As tensions spiral upwards on the Korean peninsula, North
Korea's construction of a light water nuclear reactor in addition to its new,
sophisticated uranium enrichment facility, allows the regime to claim that its enrichment
program is for domestic civilian power needs -- as the same argument that Iran makes
-- according the first Western scientist allowed to visit the facility.
Sig Hecker, a
Stanford professor who previously directed the Los Alamos National Laboratory,
toured the Yongbyon nuclear facility in North Korea on Nov. 12 and gave an
extended briefing on his trip Tuesday at the Korea
Economic Institute. He was joined by two other experts who traveled to
North Korea this month, former Special Envoys Jack Pritchard and Robert
Carlin. Hecker said that he saw 2,000 centrifuges set up in the facility, as
well as construction on a 25 megawatt light water nuclear reactor. He could not
confirm whether the centrifuges were operational, but emphasized that what he
saw represents a huge leap forward for North Korea's nuclear program -- one
that carries grave risks and severe implications for regional and international
"My jaw just dropped, I was stunned," Hecker said of the
moment he saw the centrifuges. "To see what looked like hundreds and hundreds
of centrifuges lined up... it was just stunning. In a clean, modern facility,
looking down I said ‘Oh my god, they actually did what they said there were
going to do.'"
"We must take this seriously, but not overhype it," Hecker continued,
noting that by setting up a reactor to make low enriched uranium, the North
Koreans have the ability to produce highly enriched uranium (HEU) for bombs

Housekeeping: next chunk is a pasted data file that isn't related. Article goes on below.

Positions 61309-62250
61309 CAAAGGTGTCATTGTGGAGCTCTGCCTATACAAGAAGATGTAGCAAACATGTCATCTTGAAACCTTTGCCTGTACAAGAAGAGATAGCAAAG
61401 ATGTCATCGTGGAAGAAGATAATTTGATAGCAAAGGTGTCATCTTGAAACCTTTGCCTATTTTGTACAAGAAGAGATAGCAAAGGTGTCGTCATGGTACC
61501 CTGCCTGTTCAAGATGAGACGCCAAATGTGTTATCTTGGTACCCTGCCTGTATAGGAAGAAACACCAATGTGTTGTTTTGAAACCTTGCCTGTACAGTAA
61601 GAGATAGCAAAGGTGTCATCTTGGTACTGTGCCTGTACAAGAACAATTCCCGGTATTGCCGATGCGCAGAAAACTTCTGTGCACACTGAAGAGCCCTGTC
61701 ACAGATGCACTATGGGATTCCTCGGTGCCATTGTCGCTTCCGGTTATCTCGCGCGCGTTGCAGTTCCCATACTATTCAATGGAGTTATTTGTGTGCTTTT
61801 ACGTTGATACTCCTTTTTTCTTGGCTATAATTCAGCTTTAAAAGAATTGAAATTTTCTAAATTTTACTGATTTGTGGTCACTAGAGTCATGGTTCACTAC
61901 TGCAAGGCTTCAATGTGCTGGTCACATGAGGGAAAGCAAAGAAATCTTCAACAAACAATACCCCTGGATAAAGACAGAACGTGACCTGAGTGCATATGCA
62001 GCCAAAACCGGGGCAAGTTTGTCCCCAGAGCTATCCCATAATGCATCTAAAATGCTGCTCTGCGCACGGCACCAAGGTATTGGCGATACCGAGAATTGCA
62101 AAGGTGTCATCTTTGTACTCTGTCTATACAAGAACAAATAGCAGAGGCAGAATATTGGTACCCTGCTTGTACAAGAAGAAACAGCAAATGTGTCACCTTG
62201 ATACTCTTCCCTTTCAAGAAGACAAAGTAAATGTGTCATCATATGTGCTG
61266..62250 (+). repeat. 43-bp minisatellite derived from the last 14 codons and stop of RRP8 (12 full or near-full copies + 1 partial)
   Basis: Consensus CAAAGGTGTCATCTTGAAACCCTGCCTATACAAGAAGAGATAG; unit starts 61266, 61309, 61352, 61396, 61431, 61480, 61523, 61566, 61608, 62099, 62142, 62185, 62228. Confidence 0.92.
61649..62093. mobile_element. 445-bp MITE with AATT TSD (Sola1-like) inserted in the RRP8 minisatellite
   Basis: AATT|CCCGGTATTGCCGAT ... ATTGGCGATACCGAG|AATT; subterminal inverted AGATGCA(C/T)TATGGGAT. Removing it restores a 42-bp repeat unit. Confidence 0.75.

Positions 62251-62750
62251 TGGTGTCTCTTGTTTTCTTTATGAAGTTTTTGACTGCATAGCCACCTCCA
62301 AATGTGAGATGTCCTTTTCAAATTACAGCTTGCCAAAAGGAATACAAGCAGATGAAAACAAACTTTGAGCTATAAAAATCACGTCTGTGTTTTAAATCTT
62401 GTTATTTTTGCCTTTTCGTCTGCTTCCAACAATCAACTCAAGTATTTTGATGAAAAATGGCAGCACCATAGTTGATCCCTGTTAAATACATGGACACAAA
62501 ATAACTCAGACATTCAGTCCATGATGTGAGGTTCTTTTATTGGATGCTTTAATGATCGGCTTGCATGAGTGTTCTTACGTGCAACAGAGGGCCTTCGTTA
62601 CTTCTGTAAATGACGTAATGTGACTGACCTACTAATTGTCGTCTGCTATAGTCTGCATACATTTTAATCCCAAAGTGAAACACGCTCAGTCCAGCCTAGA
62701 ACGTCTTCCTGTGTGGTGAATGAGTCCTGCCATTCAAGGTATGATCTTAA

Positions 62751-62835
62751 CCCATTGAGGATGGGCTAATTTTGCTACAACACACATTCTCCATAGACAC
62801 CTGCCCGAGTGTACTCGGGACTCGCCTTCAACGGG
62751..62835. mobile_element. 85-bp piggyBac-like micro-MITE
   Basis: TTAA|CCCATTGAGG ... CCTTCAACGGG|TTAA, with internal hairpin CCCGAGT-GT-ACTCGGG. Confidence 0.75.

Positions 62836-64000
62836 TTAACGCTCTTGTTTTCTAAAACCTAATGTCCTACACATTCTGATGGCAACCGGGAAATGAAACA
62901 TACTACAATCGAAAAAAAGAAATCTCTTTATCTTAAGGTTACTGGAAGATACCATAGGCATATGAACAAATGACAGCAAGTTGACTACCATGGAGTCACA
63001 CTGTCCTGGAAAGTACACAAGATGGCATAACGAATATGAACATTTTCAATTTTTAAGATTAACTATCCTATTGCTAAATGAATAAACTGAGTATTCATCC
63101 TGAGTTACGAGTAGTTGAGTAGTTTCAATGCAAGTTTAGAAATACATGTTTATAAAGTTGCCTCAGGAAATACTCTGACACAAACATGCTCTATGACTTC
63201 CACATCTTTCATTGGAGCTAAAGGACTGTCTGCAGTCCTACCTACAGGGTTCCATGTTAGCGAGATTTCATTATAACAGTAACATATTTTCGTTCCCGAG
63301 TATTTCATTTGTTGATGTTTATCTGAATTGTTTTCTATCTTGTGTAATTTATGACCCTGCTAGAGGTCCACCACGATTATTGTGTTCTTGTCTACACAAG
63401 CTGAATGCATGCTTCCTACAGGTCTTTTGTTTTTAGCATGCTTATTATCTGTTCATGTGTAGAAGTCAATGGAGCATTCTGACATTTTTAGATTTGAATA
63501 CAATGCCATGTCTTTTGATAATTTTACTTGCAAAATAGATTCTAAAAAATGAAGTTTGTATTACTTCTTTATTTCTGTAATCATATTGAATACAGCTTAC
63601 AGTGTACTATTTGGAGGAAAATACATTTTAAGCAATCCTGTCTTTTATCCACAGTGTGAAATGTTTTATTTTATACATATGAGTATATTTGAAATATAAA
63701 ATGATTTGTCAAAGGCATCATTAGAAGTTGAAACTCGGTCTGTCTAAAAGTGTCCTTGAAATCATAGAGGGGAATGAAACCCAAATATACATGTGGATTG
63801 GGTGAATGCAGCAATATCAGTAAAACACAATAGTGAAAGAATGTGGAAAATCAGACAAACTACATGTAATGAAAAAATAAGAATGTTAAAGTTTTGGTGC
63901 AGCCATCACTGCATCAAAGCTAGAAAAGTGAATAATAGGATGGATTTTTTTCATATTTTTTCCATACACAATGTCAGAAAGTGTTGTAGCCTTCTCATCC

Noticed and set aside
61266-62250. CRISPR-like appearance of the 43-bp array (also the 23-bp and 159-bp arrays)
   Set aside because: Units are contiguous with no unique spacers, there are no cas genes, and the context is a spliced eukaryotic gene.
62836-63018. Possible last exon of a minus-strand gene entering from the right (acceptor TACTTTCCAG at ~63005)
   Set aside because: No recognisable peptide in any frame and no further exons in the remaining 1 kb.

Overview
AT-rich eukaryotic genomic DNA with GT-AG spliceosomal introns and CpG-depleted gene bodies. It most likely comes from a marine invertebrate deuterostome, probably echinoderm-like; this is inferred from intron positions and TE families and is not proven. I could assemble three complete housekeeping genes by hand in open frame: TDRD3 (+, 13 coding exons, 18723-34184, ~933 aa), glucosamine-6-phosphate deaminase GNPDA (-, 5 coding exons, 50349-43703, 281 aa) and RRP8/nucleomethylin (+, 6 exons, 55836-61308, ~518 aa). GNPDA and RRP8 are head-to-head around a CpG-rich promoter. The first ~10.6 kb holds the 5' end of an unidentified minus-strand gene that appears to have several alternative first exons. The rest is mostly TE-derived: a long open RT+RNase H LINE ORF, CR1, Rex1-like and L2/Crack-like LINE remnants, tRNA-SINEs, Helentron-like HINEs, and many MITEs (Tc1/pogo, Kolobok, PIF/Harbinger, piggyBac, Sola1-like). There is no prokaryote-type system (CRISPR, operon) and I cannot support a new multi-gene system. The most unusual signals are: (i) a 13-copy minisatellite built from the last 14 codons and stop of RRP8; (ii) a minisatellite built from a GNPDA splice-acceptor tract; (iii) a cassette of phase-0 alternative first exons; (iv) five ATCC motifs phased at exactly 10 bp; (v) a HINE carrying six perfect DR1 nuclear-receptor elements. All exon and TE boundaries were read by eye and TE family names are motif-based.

while also claiming the enrichment is for civilian purposes, exactly like Iran.
"The same technology, the same equipment can be used to make
HEU. And then what you have is called the Iran problem," he said. "It's a way
of admitting the uranium enrichment program with a cover story... it's the same
cover story that Iran has."
But are the North Koreans getting help from Iran in
constructing their facility, especially since it
happens to look like the Iranian nuclear facility at Natanz?
"What we saw, 2,000 centrifuges... that's about twice what
Iran has done so far. So I'm not sure I would go to Iran if I were North Korea,
it might in the future be the other way around," Hecker said. "But I worry
about cooperation with Iran."
He said that while the design of the facility was not new,
the North Koreans have a new, younger team of scientists working on the design
and construction of the new facility, different from older ones he saw in
previous trips there. But Hecker's chief concern is the safety of the facility, the security of the nuclear material, and having weaponized
material in the hands of the North Korean military.
"Maybe we should have North Korea as part of WANO (the World Association of Nuclear
Operators) to make sure they construct that reactor safely," he said.
Carlin said that it was "ironic" that Pyonyang had
constructed a light water reactor, given that the international community had
been working for years to build such a plant in North Korea under the auspices
of the now-defunct Korean Peninsula Energy
Development Organization. Under that program, the international community
would have had control over the nuclear fuel going in and coming out of the